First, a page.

What a long fall off the dairy cliff would have been like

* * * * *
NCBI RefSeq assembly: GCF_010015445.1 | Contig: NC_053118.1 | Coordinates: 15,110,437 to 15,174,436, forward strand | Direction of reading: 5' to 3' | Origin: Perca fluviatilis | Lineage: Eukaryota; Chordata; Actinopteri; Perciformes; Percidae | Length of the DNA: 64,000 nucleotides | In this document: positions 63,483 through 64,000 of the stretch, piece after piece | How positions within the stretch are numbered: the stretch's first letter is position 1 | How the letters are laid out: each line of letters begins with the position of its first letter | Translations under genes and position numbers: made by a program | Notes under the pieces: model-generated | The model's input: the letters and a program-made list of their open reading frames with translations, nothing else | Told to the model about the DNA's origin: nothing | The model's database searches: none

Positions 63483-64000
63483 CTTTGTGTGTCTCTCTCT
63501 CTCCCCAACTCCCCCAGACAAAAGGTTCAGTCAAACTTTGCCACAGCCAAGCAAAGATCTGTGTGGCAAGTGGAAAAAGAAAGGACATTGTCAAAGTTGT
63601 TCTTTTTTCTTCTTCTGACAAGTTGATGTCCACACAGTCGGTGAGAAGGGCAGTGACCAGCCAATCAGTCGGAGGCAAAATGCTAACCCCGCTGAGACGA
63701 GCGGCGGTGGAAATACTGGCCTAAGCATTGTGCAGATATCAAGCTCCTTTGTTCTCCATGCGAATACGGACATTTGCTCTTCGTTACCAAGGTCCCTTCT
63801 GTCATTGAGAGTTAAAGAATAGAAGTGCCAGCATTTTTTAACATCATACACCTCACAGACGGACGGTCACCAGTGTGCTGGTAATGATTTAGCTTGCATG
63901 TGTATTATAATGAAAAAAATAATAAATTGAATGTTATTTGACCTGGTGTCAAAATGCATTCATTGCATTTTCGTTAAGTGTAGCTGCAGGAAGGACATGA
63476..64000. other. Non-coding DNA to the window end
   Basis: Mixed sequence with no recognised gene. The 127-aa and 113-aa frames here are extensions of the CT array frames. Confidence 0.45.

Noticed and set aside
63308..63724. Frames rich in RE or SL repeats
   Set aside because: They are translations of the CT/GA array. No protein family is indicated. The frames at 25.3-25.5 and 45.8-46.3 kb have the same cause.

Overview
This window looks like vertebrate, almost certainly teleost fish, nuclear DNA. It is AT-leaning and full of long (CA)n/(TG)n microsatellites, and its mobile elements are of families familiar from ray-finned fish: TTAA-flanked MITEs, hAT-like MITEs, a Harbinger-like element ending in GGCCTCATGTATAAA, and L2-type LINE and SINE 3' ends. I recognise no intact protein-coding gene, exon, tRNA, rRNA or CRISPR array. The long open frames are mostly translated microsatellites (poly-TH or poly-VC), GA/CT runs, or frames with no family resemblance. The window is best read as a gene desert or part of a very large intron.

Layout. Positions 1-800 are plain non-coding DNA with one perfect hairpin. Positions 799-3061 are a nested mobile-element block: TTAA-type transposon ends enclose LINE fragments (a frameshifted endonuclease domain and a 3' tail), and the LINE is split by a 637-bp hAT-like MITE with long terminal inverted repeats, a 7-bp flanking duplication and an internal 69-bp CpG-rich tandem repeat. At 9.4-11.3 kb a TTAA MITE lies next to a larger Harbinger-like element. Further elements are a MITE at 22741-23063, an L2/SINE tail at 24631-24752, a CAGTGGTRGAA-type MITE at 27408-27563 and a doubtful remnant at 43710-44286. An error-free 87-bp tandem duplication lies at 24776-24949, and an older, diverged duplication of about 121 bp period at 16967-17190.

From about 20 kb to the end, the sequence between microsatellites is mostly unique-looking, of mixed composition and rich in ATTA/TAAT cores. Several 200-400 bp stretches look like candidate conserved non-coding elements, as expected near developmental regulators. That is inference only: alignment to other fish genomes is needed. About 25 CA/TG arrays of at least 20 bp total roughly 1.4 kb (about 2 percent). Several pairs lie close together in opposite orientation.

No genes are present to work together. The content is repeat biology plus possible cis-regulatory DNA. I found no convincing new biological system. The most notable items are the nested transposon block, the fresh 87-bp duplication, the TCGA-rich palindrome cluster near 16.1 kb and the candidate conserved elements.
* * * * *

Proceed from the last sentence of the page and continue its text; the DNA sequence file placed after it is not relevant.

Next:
first_imgMost said falling off the dairy cliff wouldn’t happen because it never had before. For a short time, Congress let it happen. But what did it mean for your milk check and rising milk prices? Experts say very little.Congress would have had to delay enacting a new farm bill for much longer for the effects of parity pricing milk to have been painful.advertisementadvertisement“I remember being in ag policy class and having this question: Why do we always have a farm bill?” dairy market analyst and Daily Dairy Report publisher Mary Ledman says. “The answer to that is that we have this horrendous, cost-prohibitive 1949 legislation on the books that would come into effect. That is the hammer that causes the Senate and the House to come together, and rural and urban interests to come together. If the hammer never comes down, what forces Washington to do anything?”Two weeks before the beginning of 2013, Ledman laid out in her weekly newsletter how that 1949 law would have impacted milk pricing .She wrote: “If nothing is done, laws and policies governing agriculture revert to the Agricultural Act of 1949. According to the Act: ‘[T]he price of whole milk, butterfat, and the products of such commodities, respectively, shall be supported at such level not in excess of 90 per centum or less than 75 per centum of the parity price therefore as the Secretary determines necessary in order to assure an adequate supply’ … What exactly is parity? Parity refers to the 1910-14 ‘golden era’ of agriculture when commodity prices were particularly high. USDA’s monthly Agricultural Prices report includes a table with parity prices.”On Dec. 31, the USDA announced that parity price for milk would have been $39 per cwt.advertisementLedman went on to further explain:“For the Secretary of Agriculture to support milk prices at not less than 75 percent of parity, the Secretary would need to almost quadruple the current dairy product support prices. If dairy product support prices were increased fourfold, there would be a significant premium to sell product to the government. But this doesn’t mean farm-level milk prices would top $30 or that a gallon of milk would cost $6 because Federal Order milk prices are calculated from the National Dairy Products Sales Report (NDPSR) prices and California milk prices are priced off CME spot prices – not government support prices.”Dave Fuhrmann, president and CEO of Foremost Farms USA, a Midwestern dairy co-op, says many misunderstood how the parity price would factor into farm-level milk checks.“I think most producers assumed they were not going to get $30 cwt milk,” Fuhrmann says. “They knew that is not a practical long-term solution.”Fuhrmann explained why milk prices didn’t increase overnight after the short lapse in policy.“It is our understanding that you cannot take product made in December and offer it to the Commodity Credit Corporation (CCC) on Jan. 2 or 3. So the earliest that product would have been offered is mid-January,” Fuhrmann says. “That would have to be reported through the National Dairy Products Sales Report and published at the end of the month. You would have seen small incremental increases in the January milk price.”advertisementLedman believed the most likely dairy products to have been sold to the government would have been those that are easiest to store long-term – butter, then NFDM and finally cheese.The government’s detailed product specifications and delay in payment have historically made it the market of last resort. However, Ledman says parity pricing would have provided a premium to sell to this market of last resort for the first time ever.“You would have had to paint the scenario that it is March and we still don’t have a Farm Bill to move the needle a lot,” Ledman says.The real effects of parity pricing depend on its duration. A snowball effect would eventually kick in.Basic economics suggest that over time, as higher volumes and value of product were sold to the government, and when these prices were reported monthly, they would increasingly impact the federal order class prices and thus farm-gate prices paid to dairy farmers.Then as farmers got paid more and more for their milk, they would eventually begin producing more.“We were not going to do anything to short our current customers just to shift product to the CCC,” Fuhrmann says. “However, if there had been any surplus of milk available, we would have certainly considered making 40-pound blocks of cheese and offering it to the CCC.”The other wild card would have been how quickly milk prices would rise at the CME. Those prices for cheese would have more quickly factored into federal order formulas.“Another key thing that could have played out for some companies is spot sales, rather than long-term commitments, for cheese,” Fuhrmann says. “If you had spot sales, you could say to a customer, ‘Look, I’ve got an option here. I can sell this cheese to the CCC for $4 a pound. If you want to buy a spot load, that’s what I’m going to expect you to pay.’ The spot market could have been significantly influenced. And, therefore, the snowball could have started rolling pretty quick.”All agree that while rising farm-gate prices would have been welcome at first, the consumer backlash from higher dairy product prices would likely have had a long-term deleterious effect.“One thing that we tried to communicate to our farms is the impact this would have had on the demand side of the equation,” says Karen Cartier, senior vice president of legislative affairs for Dairylea. “That was our biggest concern from the get-go. While this may have seemed like something that was good in the short-term, it certainly would have had a lasting impact on domestic and international demand.”Fuhrmann and Cartier both say their co-ops’ milk checks will continue to go out on schedule.“Absolutely nothing will change with milk checks going out. The normal course of business will continue.” Fuhrmann says.As Ledman concluded in her newsletter, “While some may toast to $39 milk, the party is likely to be short and the hangover long.” PDClick here to read Cooley’s related article, “The dairy cliff that wasn’t.”Walt [email protected] Editor Progressive Dairyman magazinelast_img